Petrography, shock history, chemical composition and noble gas content of the lunar meteorites Yamato-82192 and -82193
The Antarctic meteorites Yamato-82192 and -82193 are lunar polymict shock-lithified fragmental breccias with a minor regolith component. They are probably paired. The breccias are composed of a great variety of lithic and mineral fragments embedded in a fine-grained, densely compacted clastic matrix. Recrystallized feldspathic rocks and breccias, and granulitic lithologies are by far the dominant rock types. Crystalline impact melt breccias are common, however the amount of devitrified glasses is negligible. Glasses, common in ALHA81005,are missing in Y-82192 and -82193. Both samples contain some large basaltic clasts. All mineral and lithic clasts are shocked, and most plagioclases are recrystallized. We found no indication that the meteorite as a whole has been shocked to more than 20 GPa. These regolith breccias may have suffered peak shock pressures in the order of 10 GPa during the lithification event. The chemical composition of Y-82192 is very similar to that of the other lunar meteorites. Major differences are the low absolute abundances of REE and their flat chondrite normalized patterns. Other incompatible elements such as Hf and K also have comparatively low concentrations similar to the REE. The siderophile elements Ni, Co, Ir, and Au have similar abundances to other lunar highland samples. There appears to be a uniform signature of siderophile elements in the old lunar highlands away from the large basins of the front side of the Moon. The noble gas content of Y-82192 is entirely different from that of Y-791197 and ALHA81005. The light noble gasses He, Ne, and Ar are dominated by spallogenic and radiogenic components while the trapped gasses are similar to those in the Apollo 17 boulder and to those of "normal" meteorites. There is no indication that Y-82192 contains, or ever contained, any solar-wind implanted noble gases.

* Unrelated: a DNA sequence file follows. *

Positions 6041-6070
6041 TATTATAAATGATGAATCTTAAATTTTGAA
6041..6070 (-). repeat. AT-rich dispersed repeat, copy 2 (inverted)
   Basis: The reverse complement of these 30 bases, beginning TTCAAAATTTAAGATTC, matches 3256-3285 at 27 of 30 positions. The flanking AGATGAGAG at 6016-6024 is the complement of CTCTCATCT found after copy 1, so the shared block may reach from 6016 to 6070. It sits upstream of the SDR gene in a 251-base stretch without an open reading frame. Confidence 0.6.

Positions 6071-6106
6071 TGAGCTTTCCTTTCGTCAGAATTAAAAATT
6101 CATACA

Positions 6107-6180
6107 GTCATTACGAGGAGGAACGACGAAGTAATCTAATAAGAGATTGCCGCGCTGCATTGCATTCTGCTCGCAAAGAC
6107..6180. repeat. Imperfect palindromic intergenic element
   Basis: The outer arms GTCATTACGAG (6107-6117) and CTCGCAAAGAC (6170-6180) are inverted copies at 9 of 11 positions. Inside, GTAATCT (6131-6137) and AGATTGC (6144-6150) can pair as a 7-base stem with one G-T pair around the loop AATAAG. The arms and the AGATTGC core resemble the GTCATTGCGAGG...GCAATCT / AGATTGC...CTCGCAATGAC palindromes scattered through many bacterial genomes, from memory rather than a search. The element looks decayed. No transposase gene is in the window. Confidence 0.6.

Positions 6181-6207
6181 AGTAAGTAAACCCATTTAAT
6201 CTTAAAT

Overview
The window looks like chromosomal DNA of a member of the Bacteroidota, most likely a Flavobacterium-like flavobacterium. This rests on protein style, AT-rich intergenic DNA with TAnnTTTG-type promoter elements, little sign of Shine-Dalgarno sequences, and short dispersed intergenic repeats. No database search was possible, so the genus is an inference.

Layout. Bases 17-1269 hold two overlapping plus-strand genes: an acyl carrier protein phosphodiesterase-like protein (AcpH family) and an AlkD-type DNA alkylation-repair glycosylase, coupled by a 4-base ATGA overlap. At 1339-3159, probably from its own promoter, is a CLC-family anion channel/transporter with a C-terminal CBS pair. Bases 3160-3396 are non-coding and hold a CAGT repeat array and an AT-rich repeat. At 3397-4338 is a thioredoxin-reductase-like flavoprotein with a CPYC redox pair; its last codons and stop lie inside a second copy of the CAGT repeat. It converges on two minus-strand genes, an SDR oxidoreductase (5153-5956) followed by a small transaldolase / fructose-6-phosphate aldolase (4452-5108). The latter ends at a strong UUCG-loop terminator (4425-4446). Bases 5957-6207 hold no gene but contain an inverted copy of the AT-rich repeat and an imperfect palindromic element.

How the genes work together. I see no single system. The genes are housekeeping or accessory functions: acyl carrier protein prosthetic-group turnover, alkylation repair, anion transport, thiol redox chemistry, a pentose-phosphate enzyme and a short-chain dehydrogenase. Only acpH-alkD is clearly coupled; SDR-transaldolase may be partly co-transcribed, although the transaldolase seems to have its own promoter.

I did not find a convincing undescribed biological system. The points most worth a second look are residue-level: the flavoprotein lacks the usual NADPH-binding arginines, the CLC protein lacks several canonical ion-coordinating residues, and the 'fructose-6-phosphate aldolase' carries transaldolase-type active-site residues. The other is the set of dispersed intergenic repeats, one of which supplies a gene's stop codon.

- Memoirs of National Institute of Polar Research. Special issue
Memoirs of National Institute of Polar Research. Special issue 46, 21-42, 1987-03